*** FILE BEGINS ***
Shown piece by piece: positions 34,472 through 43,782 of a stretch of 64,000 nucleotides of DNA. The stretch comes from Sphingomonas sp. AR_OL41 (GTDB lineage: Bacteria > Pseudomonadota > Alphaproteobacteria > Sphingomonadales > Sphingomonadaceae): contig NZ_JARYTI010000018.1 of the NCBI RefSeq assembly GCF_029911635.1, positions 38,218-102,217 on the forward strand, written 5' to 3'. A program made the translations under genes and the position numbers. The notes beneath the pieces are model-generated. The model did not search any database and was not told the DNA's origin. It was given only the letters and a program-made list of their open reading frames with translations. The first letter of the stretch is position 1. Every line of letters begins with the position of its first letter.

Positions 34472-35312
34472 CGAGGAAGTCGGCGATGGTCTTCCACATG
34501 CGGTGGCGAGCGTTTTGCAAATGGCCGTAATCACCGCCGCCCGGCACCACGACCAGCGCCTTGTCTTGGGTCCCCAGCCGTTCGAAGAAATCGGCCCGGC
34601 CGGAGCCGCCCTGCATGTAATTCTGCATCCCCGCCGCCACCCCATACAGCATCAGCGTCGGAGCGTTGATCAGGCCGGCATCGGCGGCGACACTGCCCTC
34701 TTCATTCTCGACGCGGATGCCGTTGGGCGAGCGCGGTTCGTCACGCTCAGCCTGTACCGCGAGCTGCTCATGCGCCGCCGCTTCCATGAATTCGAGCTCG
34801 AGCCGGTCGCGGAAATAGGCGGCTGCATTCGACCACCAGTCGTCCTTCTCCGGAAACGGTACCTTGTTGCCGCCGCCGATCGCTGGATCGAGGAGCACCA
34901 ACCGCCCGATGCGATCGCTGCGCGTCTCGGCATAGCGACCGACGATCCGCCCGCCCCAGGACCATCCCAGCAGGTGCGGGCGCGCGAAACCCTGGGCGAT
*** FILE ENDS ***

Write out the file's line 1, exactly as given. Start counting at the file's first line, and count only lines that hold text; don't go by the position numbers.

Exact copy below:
Shown piece by piece: positions 34,472 through 43,782 of a stretch of 64,000 nucleotides of DNA. The stretch comes from Sphingomonas sp. AR_OL41 (GTDB lineage: Bacteria > Pseudomonadota > Alphaproteobacteria > Sphingomonadales > Sphingomonadaceae): contig NZ_JARYTI010000018.1 of the NCBI RefSeq assembly GCF_029911635.1, positions 38,218-102,217 on the forward strand, written 5' to 3'. A program made the translations under genes and the position numbers. The notes beneath the pieces are model-generated. The model did not search any database and was not told the DNA's origin. It was given only the letters and a program-made list of their open reading frames with translations. The first letter of the stretch is position 1. Every line of letters begins with the position of its first letter.